I am Rosalie Adams Cox, and I’m the great-granddaughter of Gen. John Adams. For many years we’ve been working on our genealogy and I was fortunate to “meet” cousins through the South, a lot of good people. We were born in Mansfield, OH and I now live in Shelby, OH so we didn’t grow up with Southern traditions, and my Dad, Oliver Buel Adams, grandson of the General, didn’t talk much about the past.
BG John Adams (k)
Col Robert Lowry
- 6th Mississippi
- 14th Mississippi
- 15th Mississippi
- 20th Mississippi
- 23d Mississippi
Brigadier General John Adams, a gallant soldier was born at Nashville, July 1, 1825. His father afterward located at Pulaski, and it was from that place that young Adams entered West Point as a cadet, where he was graduated in June, 1846.
On his graduation he was commissioned second lieutenant of the First Dragoons, then serving under Gen. Philip Kearny. At Santa Cruz de Rosales, Mexico, March 16, 1848, he was brevetted first lieutenant for gallantry, and on October 9, 1851, he was commissioned first lieutenant.
In 1853 he acted as aide to the governor of Minnesota with the rank of lieutenant colonel of State forces, this position, however, not affecting his rank in the regular service. He was promoted in his regiment to the rank of captain, November; 1856.
May 27, 1861, on the secession of his State, he resigned his commission in the United States army and tendered his services to the Southern Confederacy. He was first made captain of cavalry and placed in command of the post at Memphis, whence he was ordered to western Kentucky and thence to Jackson, Miss.
In 1862 he was commissioned colonel, and on December 29th was promoted to brigadier-general. On the death of Brig.-Gen. Lloyd Tilghman, May 16, 1863, Adams was placed by General Johnston in command of that officer’s brigade, comprising the Sixth, Fourteenth, Fifteenth, Twentieth, Twenty-third and Forty-third Mississippi regiments of infantry.
He was in Gen. J. E. Johnston’s campaign for the relief of Vicksburg, in the fighting around Jackson, Miss., and afterward served under Polk in that State and marched with that general from Meridian, Miss., to Demopolis, Ala., thence to Rome, GA, and forward to Resaca, where he joined the army of Tennessee.
He served with distinction in the various battles of the campaign from Dalton to Atlanta, he and his gallant brigade winning fresh laurels in the fierce battles around the “Gate City. ” After the fall of Atlanta, when Hood set out from Palmetto for his march into north Georgia in the gallant effort to force Sherman to return northward, Adams’ brigade was much of the time in advance, doing splendid service, and at Dalton capturing many prisoners.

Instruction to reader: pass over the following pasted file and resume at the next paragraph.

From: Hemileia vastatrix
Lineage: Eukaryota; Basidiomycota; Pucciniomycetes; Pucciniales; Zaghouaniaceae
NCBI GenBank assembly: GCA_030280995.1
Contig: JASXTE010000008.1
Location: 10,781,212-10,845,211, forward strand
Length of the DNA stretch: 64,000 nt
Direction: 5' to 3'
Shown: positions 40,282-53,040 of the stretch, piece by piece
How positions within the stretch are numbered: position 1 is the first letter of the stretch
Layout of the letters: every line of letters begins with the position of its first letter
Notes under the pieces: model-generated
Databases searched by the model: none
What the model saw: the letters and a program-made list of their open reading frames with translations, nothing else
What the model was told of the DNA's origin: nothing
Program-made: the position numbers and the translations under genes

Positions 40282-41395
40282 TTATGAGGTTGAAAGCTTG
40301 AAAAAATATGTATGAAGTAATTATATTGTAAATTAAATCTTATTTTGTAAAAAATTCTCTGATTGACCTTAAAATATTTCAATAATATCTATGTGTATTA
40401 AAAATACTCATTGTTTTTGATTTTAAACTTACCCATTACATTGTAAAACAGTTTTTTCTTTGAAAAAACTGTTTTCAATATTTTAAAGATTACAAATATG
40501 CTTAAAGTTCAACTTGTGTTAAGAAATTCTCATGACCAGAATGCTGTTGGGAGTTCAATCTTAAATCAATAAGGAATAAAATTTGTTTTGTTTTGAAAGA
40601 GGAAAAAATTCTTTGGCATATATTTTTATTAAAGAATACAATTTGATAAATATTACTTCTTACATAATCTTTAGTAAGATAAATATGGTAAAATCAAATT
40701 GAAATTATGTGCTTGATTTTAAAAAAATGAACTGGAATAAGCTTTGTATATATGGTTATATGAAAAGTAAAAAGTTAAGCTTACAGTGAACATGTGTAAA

It was the fate of General Adams, as it was of his friend and classmate at West Point, Gen. Geo. E. Pickett, to reach the height of his fame leading his men in a brilliant and desperate, but unsuccessful, charge. But he did not come off so well as Pickett; for in the terrific assault at Franklin, Adams lost his life.
Though wounded severely in his right arm near the shoulder early in the fight and urged to leave the fields he said: “No; I am going to see my men through.” He fell on the enemy’s works, pierced with nine bullets. His brigade lost on that day over 450 in killed and wounded, among them many field and line officers.
Lieut.-Col. Edward Adams Baker, of the Sixty-fifth Indiana infantry, who witnessed the death of General Adams at Franklin, obtained the address of Mrs. Adams many years after the war and wrote to her from Webb City, Mo. This letter appeared in the Confederate Veteran of June, 1897, an excellent magazine of information on Confederate affairs, and is here quoted:
“General Adams rode up to our works and, cheering his men, made an attempt to leap his horse over them. The horse fell upon the top of the embankment and the general was caught under him, pierced with bullets. As soon as the charge was repulsed, our men sprang over the works and lifted the horse, while others dragged the general from under him. He was perfectly conscious and knew his fate. He asked for water, as all dying men do in battle as the life-blood drips from the body. One of my men gave him a canteen of water, while another brought an armful of cotton from an old gin near by and made him a pillow. The general gallantly thanked them, and in answer to our expressions of sorrow at his sad fate, he said, ‘It is the fate of a soldier to die for his country,’ and expired.”
The wife of General Adams was Miss Georgia McDougal, daughter of a distinguished surgeon of the United States army. She was in every way worthy to be the wife of so gallant a man. Though left a widow with four sons and two daughters, she reared them, under all the severe trials of that sad period, to be useful men and women.
Source: Confederate Military History, vol. X, p. 285